The use of basic Microsoft Windows network testing command line tools (ipconfig, netstat, pathping, ping, route, and tracert) are explained in this article. The use of basic Unix/Linux network testing command line tools (ipconfig, mtr (my traceroute), netstat, pathping, ping, route, and traceroute) are explained in this article.

An extensive collection of tips on how to troubleshoot Internet Protocol version 6 (IPv6) network problems and of websites offering troubleshooting tools are available on the American Registry for Internet Numbers (ARIN) IPv6 wiki. Another collection of tips for IPv6 Troubleshooting for Residential ISP Helpdesks is available from the Réseaux IP Européens (RIPE) Network Coordination Centre (NCC). A collection of tools to perform troubleshooting is offered in the SI6 Networks IPv6 toolkit. A tutorial on Tools for Troubleshooting and Monitoring IPv6 Networks is available.

Microsoft offers tips on troubleshooting and testing network problems here, as does the University of New Hampshire InterOperability Lab here.

More troubleshooting techniques are described in the article Troubleshooting IPv6 Networks and Systems and presentation Troubleshooting Dual-Protocol Networks and Systems by Scott Hogg, who also wrote the article Mobile Apps for Troubleshooting IPv6. Also, Google’s Chrome browser used to be able to perform network troubleshooting, using its Tests tab as described in the IPv6 and Google Chrome article in the Applications section.

To verify that your network services (web, mail, DNS, NTP, and XMPP) are publicly available over IPv6, use the IPv6 Status Check script. IPv6 Status Check script may timeout while checking on the services that are available, if the servers are slow to respond. For an even more comprehensive test of your network services, try the International Computer Science Institute (ICSI) Netalyzr java script. (Note: The Netalyzr project ceased operation in Mar, 2019. This copy, archived in Feb, 2019, is still functional.)  Another way to thoroughly test the behavior of a website is by customizing the Google Analytics software (registration required) with the IPv6 Capability Tracker developed by the Asia Pacific Network Information Center (APNIC) Research and Development Labs.

If you need an external IPv6 website to verify basic IPv6 connectivity, try using or Other websites and tools include:

  •,,,, and can be used to test IPv6 connectivity of your own system. (Notes: The and websites can also test IPv6 connectivity to your website. The website is available via IPv6-only as and also via IPv4-only as The websites can also diagnose IPv6 packet fragmentation issues – under the “Tests Run” tab look at the “Test IPv6 large packet” result.)
  • (enter a domain name and click on "start") and (click on "Website", enter a domain name and click on "Validate") can be used to test IPv6 connectivity of any website, as can Mozilla FireFox (after installing IPvFoo), Microsoft Edge (after installing and enabling IPvFoo), Opera (after installing IPvFoo), or Google Chrome (after installing IPvFoo). Don't expect these tools to provide identical results: tests the connectivity of a website using the open Internet, while the web browsers test the connectivity of a website using your local infrastructure.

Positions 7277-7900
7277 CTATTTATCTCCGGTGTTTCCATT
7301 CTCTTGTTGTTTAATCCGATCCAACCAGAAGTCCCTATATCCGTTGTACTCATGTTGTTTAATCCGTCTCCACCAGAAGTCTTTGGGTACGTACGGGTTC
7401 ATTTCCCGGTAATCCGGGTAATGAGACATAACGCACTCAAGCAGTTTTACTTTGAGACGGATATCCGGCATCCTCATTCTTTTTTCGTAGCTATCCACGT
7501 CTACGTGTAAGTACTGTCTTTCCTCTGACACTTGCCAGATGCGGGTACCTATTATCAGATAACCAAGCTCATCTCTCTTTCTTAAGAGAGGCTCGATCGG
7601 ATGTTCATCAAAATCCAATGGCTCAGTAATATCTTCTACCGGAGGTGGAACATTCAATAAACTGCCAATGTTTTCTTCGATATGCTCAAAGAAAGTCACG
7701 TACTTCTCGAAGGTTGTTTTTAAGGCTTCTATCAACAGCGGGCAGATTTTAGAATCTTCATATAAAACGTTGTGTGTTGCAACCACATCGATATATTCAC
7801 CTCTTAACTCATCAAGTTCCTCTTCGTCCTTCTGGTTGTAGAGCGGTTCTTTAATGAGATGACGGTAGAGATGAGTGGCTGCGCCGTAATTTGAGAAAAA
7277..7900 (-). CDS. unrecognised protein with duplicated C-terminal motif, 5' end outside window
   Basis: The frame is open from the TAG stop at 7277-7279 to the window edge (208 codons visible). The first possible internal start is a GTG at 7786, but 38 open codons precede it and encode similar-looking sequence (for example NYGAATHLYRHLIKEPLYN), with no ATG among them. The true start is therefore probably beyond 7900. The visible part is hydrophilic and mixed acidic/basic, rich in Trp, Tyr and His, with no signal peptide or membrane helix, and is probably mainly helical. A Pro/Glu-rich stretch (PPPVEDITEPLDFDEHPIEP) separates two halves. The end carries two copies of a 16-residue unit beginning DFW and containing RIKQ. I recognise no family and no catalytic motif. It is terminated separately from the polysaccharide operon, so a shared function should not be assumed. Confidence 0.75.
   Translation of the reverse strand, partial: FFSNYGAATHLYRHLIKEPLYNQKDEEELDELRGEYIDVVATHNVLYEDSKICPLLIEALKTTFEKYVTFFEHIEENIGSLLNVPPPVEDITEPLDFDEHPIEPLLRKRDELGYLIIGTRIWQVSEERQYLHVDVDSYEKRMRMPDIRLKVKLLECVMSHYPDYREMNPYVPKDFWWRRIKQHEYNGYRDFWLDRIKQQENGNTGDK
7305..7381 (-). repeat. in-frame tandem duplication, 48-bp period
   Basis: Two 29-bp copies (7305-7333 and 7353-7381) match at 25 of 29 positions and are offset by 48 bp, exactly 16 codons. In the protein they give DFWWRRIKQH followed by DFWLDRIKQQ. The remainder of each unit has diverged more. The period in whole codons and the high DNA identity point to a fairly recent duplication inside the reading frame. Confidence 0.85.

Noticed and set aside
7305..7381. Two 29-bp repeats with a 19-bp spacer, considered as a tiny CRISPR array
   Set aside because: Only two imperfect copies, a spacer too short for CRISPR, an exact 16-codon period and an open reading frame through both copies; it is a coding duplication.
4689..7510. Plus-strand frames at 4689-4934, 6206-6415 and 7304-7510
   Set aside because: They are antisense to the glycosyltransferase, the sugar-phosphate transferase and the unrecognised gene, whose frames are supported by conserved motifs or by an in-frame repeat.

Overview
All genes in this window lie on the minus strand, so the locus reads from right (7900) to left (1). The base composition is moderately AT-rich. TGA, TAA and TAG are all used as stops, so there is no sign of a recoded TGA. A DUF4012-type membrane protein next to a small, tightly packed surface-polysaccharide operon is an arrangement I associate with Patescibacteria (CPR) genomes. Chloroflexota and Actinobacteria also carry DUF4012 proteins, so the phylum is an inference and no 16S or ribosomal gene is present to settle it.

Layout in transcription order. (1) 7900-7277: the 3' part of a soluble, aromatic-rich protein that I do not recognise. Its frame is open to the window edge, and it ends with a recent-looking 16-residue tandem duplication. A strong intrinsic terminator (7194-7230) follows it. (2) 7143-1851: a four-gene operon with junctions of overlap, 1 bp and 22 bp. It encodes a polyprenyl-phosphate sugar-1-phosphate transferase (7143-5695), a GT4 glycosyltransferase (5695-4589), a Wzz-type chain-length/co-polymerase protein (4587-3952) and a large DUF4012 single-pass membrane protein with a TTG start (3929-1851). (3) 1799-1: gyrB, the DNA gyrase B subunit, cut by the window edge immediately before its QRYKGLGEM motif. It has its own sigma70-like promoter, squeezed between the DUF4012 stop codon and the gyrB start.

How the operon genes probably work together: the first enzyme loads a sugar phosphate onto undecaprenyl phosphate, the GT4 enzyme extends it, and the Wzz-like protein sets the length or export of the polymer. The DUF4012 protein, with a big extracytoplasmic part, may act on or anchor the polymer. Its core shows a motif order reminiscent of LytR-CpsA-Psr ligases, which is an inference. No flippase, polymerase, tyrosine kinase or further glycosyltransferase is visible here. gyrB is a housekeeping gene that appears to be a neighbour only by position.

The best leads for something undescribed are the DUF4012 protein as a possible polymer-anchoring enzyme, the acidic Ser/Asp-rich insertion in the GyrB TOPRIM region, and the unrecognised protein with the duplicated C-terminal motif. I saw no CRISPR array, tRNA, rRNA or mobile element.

• Network Tools provides useful utilities to test ping, trace, and DNS queries.
  • can be used to test throughput. Commercial Internet Service Providers (ISPs) often maintain a website to test their own IPv6 throughput. Search for "speed test IPv6 [ISP name]" (without the square brackets) using any web search engine.
  • The SMTP Email Test Tool at WebWiz can be used to test an IPv6 Mail Transfer Agent (MTA) server. Other tools are also available.
  • Over at the MXToolbox website, the MX Lookup tool can be used to check the configuration of the MX records for your domain. Other tools are also available.
  • Over at the EXPERTE website, several tools that can be used to check security features of websites are available, including the DNS Check tool which checks multiple security settings.
  • IPv6 Testing Tools from Australia offers links to tools for connectivity, ISP readiness, and Path MTU testing. Other Path MTU tests are Path MTU Detection and MTU Test. Causes of Path MTU errors and additional approaches to dealing with them are described in Section 5.3 of Nippon Telegraph and Telephone (NTT) Information Sharing Platform Laboratories Deploying IPv6: Problems and Solutions published in 2011.
  • Tools and techniques for multicast troubleshooting are discussed in the Multicast Troubleshooting topic of the Multicast on IPv6 Networks article in the Infrastructure section.
  • High Assurance Domains (HAD) by the National Institute of Standards and Technology (NIST) offers links to tools for Domain-based Message Authentication, Reporting & Conformance (DMARC), authenticated e-mail, and DNSSEC testing, among others. Near the top of the HAD web page, click on the Associated Products link.